I first met Can Xue in Beijing nearly a decade ago. We ate in a hotel restaurant that was high concept in design; I could tell she was vaguely suspicious of it. I have no Chinese and her English was “halting,” in her own words. I wondered how it would go. We sat down, ordered and before I knew it four hours had passed. We covered favorite authors: Kafka, Calvino, Borges, Musil, Nietzsche, Plato, Kant. About her writing habits, she said she writes early in the morning in a single draft with very little editing. She smiles the whole time. Then she goes “for a punishing run, especially in the rain.” Then she reads the rest of the day.
We have kept up a pretty regular e-correspondence. She’s a remarkable and generous reader, sending me sentences that touch her. Recently, she read “The Man Without Qualities” and sent me these lines inspired by Robert Musil:
“art is subversive because art is love; it beautifies its object by loving it, and there may be no other way in this world to beautify a thing or a creature than by loving it…. even our love consists of mere fragments that beauty works by intensification and contrast. And it is only in the sea of love that the concept of perfection, beyond all intensification, fuses with the concept of beauty, which depends on intensification.”
This is the right context in which to approach Can Xue.
On the surface, The Last Lover is a difficult novel; while it does have linear narratives and descriptive coherence, it is structured along a kind of vertical or anti-gravitational drive, escaping the gravitational drive of rationalism.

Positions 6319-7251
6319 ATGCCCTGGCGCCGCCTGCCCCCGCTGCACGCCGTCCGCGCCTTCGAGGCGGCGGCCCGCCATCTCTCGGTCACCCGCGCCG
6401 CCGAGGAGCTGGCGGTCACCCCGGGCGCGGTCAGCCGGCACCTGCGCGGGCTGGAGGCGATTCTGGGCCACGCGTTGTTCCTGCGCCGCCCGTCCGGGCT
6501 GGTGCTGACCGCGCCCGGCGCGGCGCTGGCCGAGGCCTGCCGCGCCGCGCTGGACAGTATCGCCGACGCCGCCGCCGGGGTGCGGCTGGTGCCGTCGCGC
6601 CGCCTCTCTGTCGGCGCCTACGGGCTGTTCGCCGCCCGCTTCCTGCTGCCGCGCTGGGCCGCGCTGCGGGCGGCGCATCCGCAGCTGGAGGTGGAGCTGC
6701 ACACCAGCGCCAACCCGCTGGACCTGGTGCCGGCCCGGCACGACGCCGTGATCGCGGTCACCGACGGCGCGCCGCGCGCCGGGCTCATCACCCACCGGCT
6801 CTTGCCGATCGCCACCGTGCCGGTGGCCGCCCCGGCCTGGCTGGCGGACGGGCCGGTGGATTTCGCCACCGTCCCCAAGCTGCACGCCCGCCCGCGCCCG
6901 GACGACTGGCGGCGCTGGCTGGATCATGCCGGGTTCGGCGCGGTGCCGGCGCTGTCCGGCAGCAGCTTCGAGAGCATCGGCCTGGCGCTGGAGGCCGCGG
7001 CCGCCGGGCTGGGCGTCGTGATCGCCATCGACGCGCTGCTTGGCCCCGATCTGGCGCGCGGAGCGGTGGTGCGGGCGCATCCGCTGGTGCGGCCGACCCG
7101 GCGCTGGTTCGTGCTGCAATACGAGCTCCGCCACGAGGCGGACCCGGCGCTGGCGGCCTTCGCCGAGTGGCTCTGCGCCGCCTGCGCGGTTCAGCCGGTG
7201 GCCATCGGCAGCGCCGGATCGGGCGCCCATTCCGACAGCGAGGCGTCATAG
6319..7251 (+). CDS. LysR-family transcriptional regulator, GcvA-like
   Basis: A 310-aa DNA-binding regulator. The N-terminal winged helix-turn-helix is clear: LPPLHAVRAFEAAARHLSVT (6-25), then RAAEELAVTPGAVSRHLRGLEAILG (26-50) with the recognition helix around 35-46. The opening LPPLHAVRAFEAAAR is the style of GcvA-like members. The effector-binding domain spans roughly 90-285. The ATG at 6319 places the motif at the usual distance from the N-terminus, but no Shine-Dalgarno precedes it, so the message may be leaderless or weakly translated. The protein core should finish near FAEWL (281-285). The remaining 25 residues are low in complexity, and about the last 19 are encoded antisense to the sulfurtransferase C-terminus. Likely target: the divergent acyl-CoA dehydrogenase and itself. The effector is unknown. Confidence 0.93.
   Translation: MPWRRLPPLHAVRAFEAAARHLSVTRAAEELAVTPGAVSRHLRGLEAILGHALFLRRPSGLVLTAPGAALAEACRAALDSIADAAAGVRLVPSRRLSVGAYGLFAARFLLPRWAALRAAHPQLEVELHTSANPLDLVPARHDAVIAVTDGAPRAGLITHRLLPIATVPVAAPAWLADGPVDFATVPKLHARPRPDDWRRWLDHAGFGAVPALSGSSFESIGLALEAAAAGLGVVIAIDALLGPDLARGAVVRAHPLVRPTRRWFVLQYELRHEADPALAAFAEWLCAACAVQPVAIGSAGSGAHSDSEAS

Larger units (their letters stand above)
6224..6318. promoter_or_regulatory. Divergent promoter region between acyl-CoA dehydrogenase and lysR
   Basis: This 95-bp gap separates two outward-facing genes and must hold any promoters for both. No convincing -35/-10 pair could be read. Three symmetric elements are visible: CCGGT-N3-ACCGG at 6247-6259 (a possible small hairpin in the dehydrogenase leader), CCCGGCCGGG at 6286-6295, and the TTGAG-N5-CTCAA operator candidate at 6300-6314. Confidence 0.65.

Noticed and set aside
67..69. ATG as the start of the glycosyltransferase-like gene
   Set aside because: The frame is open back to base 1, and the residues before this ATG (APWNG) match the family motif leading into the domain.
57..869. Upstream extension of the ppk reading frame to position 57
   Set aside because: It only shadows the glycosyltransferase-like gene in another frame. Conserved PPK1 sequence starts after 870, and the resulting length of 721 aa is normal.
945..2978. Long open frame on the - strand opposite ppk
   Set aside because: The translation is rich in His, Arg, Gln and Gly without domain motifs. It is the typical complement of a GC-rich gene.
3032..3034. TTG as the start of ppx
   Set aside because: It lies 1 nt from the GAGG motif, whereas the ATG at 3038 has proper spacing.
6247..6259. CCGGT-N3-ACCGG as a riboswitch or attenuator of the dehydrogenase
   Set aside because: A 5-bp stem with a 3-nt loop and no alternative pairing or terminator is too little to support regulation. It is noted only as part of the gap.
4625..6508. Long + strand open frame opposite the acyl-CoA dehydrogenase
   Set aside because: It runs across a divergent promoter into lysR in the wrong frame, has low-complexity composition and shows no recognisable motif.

So what to say to those readers who find Can Xue difficult to read? What is difficult, I think, is overcoming one’s own resistance, overcoming one’s comfort zone for immersive narration, overcoming one’s training as a ‘literary reader’; overcoming one’s expectations for the way a story is told; overcoming one’s appetite for predigested description, overcoming one’s blindness to the subterranean and subconscious forces that actually give contours to the visible terrain we acknowledge to be reality.
Rather than difficult, we ought to read Can Xue’s challenge as generous. Can Xue expects much of her reader; we are her co-conspirators, her collaborators, her cohabitants, her co-creators. Reading her is to meet her halfway in the bridge she has created between our consciousnesses, our souls. She is an essentialist who believes that contact between souls is possible.
This is what Can Xue means by “love”.
Can Xue, pseudonym of Deng Xiaohua, is the author of many novels, volumes of literary criticism, and short works of fiction. Formerly a tailor, she began writing fiction in 1983. The Last Lover is her second novel to appear in English. She lives in Beijing.
John Donatich is the director of Yale University Press and the founding editor of the Margellos World Republic of Letters translation series. This essay appeared in a different form in “Music and Literature” and was delivered as they keynote speech to the Can Xue International Academic Symposium in September, 2015. It will appear as an afterword to the new Chinese edition of The Last Lover.